Tracy Verduzco
Tracy Verduzco, Central High School: Lingo Pens

This grant will be used to purchase Lingo Pens for English Language Learners at Central High School. This will help students improve overall literacy and learning of core content material. The Lingo Pen can translate to English from eight different languages by simply swiping the pen over the text, much like you would use a highlighter. The pen can be used as a dictionary, text-to-speech reader, and notetaker. Lingo Pens are much more discreet than in-class translators and do not require a teacher to be involved with the translation. This allows students to read and study independently at their own pace. 
Awarded: $4794.00

Melissa Corey
Melissa Corey, Robidoux Middle School, Biblio Bags for Teens
This grant will be used to purchase materials to create bags inspired by the subscription box model. The bags will be assembled according to 5 different themes. Each of the 5 themes will have 20 identical Biblio Bags containing a sticked, two themed books, a set of reflection questions, a maker project, and a snack. Books will be loaned for a two-week period and checked out under the student’s account for tracking. Students return the books after 2 weeks but keep the other items.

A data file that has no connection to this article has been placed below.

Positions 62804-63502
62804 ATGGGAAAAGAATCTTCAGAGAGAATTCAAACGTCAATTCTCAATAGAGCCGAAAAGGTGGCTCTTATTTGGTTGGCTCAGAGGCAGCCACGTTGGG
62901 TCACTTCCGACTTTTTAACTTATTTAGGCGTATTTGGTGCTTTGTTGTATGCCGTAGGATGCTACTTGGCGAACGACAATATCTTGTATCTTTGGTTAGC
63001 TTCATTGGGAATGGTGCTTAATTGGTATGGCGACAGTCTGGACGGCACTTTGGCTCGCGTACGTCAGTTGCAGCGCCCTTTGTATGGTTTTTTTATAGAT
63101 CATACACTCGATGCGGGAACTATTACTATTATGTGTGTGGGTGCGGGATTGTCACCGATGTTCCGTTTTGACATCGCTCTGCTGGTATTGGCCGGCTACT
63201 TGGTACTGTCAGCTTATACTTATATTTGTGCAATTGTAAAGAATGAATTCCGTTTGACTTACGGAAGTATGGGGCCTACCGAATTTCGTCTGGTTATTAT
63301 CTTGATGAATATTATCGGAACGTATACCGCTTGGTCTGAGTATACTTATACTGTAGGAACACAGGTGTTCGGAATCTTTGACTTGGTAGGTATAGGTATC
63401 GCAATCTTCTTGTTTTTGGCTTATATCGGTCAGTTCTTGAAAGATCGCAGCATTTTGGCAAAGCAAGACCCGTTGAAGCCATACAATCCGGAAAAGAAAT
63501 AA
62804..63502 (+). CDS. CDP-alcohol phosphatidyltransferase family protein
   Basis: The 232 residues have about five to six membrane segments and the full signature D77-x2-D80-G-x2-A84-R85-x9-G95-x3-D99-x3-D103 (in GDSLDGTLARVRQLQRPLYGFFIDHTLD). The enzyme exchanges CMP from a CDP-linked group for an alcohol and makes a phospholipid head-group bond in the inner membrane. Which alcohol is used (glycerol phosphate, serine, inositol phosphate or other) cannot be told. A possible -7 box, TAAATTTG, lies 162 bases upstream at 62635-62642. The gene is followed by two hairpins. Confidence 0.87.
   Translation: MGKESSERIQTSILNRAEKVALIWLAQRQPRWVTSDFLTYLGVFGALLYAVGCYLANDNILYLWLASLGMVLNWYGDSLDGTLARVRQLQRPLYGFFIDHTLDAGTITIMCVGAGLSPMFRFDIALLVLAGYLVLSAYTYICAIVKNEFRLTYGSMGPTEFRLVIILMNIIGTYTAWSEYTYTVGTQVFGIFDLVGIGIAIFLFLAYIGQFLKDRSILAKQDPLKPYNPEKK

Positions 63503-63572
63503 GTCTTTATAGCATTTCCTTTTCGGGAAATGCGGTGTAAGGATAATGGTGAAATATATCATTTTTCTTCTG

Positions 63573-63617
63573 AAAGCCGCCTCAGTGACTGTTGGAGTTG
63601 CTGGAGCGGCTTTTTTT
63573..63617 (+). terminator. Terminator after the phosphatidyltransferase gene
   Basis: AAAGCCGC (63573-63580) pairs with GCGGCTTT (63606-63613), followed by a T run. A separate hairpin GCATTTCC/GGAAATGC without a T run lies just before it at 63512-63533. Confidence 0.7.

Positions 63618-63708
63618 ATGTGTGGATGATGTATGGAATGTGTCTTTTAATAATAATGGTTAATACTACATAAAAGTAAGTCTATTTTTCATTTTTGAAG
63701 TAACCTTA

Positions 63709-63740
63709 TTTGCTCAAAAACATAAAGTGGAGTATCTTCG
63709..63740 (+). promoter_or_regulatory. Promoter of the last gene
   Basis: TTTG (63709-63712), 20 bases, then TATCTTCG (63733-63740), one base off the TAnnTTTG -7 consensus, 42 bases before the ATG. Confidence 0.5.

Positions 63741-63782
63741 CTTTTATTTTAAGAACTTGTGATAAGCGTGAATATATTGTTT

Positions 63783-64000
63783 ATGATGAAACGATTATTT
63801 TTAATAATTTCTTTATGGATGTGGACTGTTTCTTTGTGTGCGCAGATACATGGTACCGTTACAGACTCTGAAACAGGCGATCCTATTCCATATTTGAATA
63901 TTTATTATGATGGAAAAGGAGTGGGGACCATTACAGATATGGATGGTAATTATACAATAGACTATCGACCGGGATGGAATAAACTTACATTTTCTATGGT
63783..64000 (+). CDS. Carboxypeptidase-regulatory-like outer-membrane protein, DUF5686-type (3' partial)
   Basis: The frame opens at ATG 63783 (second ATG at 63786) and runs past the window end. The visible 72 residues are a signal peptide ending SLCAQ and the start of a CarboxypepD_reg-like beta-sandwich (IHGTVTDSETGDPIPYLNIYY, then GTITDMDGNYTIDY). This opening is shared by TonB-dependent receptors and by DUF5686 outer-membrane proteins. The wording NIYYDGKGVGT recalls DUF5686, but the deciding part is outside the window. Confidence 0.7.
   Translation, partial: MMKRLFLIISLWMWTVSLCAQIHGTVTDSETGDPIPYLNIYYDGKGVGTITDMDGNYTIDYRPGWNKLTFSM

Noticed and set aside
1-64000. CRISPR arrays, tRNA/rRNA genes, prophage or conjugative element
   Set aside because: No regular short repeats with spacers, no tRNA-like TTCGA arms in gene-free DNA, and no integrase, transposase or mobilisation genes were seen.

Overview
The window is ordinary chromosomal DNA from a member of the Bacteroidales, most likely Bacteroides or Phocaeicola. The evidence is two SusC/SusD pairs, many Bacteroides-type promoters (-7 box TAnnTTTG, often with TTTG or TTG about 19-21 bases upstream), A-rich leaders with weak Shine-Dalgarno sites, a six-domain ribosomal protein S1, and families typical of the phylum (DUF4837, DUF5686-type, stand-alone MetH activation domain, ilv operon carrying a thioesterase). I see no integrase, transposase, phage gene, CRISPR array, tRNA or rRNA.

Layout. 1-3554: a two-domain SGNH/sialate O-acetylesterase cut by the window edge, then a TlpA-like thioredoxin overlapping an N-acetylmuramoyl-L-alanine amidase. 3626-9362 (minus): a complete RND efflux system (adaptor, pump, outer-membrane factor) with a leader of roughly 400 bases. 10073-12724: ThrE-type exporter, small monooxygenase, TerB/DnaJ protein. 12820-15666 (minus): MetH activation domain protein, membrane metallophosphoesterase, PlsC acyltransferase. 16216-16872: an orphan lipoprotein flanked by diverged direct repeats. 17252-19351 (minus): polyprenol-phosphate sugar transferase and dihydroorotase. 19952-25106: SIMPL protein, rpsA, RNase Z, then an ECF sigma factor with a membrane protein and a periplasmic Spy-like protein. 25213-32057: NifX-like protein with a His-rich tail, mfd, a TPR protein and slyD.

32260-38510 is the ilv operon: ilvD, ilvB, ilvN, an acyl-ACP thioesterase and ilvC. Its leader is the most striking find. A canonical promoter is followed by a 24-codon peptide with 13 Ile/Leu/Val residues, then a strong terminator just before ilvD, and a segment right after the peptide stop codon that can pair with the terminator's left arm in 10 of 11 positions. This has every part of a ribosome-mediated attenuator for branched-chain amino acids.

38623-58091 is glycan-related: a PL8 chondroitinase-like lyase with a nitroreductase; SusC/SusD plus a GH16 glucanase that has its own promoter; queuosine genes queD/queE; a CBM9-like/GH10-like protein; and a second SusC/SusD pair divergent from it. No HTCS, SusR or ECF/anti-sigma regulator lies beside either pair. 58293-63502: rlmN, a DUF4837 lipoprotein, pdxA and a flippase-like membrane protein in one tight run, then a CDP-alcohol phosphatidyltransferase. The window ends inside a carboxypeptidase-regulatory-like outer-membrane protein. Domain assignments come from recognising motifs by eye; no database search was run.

Awarded: $1730.00

Annie Ray and Melissa Corey
Annie Ray & Melissa Corey, Robidoux Middle School, Novel Nation
Funding from this grant will be used to purchase books for a free bookfair at Robidoux called, “Novel Nation: Free Books for Badgers.” Each student will be able to select three free books from the book fair in the spring, giving all students, regardless of income, the joy of a book fair. In partnership with the St. Joseph Public Library, students will also be provided with information on the Summer Reading Program to increase students’ desire to read during the summer months, reducing the summer reading slide. 
Awarded: $1350.00

Jennifer Schoeberl
Jennifer Schoeberl, Virtual Academy: Let's Make Music
A musical makerspace at the Virtual Academy will be created by purchasing instruments with funding from the grant. Students will be able to create, collaborate, and musically express themselves. It is important for students to be able to collaborate with others and have spaces to express themselves in various way. Learning music can even help improve math skills. Studies have show that children who play instruments are able to complete complex mathematical problems better than peers who do not play instruments. 
Awarded: $837.37